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NEW DELHI – Indian police on Tuesday arrested five rights activists for suspected links to Maoist rebels in raids on their homes and offices in several places in the country.
Police also accused the five of delivering speeches that triggered protests and violence between low-caste Dalits and right-wing groups near the western city of Pune in December. The government says Maoist rebels, who are active in several states, are India's biggest internal security threat.
The rebels, inspired by Chinese revolutionary leader Mao Zedong, have been fighting the Indian government for more than four decades, demanding land and jobs for tenant farmers, the poor and indigenous communities.
Those arrested Tuesday were Telugu-language poet Varavara Rao in Hyderabad, Vernon Gonzalves and Arun Farreira in Mumbai, and Gautam Navalakha and Sudha Bhardwaj in New Delhi and a neighbouring town, the Press Trust of India news agency said.
The government crackdown was condemned by Aakar Patel, executive director of Amnesty International India, who said the arrests threatened core human rights values.
"All these people have a history of working to protect the rights of some of India's most poor and marginalized people. Their arrests raise disturbing questions about whether they are being targeted for their activism," Patel said.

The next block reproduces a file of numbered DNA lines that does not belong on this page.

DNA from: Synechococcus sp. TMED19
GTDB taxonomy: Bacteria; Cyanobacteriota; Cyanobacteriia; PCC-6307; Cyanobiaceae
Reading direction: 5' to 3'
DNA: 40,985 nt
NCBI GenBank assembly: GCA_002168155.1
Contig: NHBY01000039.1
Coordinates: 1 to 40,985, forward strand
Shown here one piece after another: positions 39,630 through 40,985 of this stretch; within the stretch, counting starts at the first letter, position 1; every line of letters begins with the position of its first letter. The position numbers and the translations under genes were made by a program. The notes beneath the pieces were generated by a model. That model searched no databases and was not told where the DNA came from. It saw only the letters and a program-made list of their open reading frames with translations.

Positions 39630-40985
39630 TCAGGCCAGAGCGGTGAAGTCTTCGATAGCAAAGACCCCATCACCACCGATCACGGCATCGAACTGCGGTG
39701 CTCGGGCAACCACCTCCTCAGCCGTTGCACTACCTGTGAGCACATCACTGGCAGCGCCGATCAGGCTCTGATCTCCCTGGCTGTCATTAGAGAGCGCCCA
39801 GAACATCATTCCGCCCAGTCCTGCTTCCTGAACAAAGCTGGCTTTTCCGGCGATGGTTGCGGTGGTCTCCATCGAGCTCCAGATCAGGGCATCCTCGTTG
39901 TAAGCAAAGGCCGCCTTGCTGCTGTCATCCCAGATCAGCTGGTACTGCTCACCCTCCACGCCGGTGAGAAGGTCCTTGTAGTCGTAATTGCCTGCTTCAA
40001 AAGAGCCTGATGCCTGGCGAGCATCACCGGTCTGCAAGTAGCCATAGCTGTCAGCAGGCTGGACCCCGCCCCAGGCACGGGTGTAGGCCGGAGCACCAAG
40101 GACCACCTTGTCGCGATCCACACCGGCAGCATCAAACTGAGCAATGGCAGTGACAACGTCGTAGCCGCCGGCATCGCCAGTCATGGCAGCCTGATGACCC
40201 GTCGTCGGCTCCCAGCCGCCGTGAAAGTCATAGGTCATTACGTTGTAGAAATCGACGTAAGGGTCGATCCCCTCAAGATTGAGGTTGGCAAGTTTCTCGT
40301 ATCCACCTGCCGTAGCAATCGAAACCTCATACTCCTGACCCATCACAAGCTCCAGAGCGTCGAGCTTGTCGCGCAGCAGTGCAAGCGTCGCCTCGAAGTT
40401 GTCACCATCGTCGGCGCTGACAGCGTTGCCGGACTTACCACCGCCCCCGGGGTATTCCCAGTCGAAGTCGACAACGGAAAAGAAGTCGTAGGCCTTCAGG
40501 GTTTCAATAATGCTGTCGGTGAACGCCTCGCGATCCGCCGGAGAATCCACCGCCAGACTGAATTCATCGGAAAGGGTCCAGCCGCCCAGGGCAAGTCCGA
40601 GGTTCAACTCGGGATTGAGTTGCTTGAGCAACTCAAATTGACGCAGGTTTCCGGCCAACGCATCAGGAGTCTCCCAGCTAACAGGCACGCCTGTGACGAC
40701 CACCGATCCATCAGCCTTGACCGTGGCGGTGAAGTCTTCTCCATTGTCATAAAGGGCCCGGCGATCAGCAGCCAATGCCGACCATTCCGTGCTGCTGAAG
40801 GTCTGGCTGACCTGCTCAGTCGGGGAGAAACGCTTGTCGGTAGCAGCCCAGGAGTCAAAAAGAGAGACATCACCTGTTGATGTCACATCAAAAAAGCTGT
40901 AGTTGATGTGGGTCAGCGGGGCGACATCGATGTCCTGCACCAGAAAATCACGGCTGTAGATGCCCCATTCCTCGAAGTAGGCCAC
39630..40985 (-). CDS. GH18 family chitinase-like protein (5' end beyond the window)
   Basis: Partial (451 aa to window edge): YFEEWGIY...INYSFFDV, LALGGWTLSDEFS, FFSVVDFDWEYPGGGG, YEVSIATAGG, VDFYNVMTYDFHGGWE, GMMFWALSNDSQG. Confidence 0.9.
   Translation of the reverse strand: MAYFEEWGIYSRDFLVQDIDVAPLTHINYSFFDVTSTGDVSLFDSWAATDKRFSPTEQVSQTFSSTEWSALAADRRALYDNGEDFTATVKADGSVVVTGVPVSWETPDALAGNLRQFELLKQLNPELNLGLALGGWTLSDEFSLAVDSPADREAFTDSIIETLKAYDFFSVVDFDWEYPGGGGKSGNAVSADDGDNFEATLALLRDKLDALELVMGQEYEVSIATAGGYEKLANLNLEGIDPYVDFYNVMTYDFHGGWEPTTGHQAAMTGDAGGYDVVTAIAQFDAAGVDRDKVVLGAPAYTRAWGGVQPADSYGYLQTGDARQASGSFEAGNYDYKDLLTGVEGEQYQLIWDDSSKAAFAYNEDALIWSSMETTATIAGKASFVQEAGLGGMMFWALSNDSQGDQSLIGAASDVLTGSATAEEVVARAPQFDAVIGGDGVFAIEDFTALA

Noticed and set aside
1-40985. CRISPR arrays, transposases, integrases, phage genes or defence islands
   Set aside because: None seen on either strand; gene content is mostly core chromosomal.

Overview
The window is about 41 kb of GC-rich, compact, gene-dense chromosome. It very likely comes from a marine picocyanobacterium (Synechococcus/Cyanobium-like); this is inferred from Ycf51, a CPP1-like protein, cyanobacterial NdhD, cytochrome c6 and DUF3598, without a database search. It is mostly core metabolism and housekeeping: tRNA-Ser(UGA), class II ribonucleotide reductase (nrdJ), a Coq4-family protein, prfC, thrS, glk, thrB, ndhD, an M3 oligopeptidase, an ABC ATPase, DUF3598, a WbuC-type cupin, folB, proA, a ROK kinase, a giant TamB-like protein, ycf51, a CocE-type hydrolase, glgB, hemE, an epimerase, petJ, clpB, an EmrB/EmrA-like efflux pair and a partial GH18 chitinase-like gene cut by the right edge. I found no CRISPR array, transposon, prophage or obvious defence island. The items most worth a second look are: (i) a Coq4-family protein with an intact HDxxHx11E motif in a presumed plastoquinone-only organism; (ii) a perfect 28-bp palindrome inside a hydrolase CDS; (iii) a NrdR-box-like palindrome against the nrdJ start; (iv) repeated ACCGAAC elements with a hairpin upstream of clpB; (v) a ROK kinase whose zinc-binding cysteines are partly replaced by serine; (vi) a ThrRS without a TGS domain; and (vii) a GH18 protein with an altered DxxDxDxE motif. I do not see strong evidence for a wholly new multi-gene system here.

Amitabh Behar, CEO of Oxfam India, said the government should protect people's rights to freedom of expression, association, and peaceful assembly instead of creating an atmosphere of fear.
Police said the five activists arrested on Tuesday incited Dalits, members of Hinduism's lowest caste, to counter right-wing groups at a rally on Dec. 31, leading to violent clashes that left one person dead.
In June, police arrested five other activists on suspicion of also inciting the Dalits, who have been marginalized for centuries and forced to perform jobs considered unacceptable by other castes.
Caste prejudice is endemic in Hindu-majority India, even though the constitution outlaws the practice and has made it a crime punishable by up to a year in prison.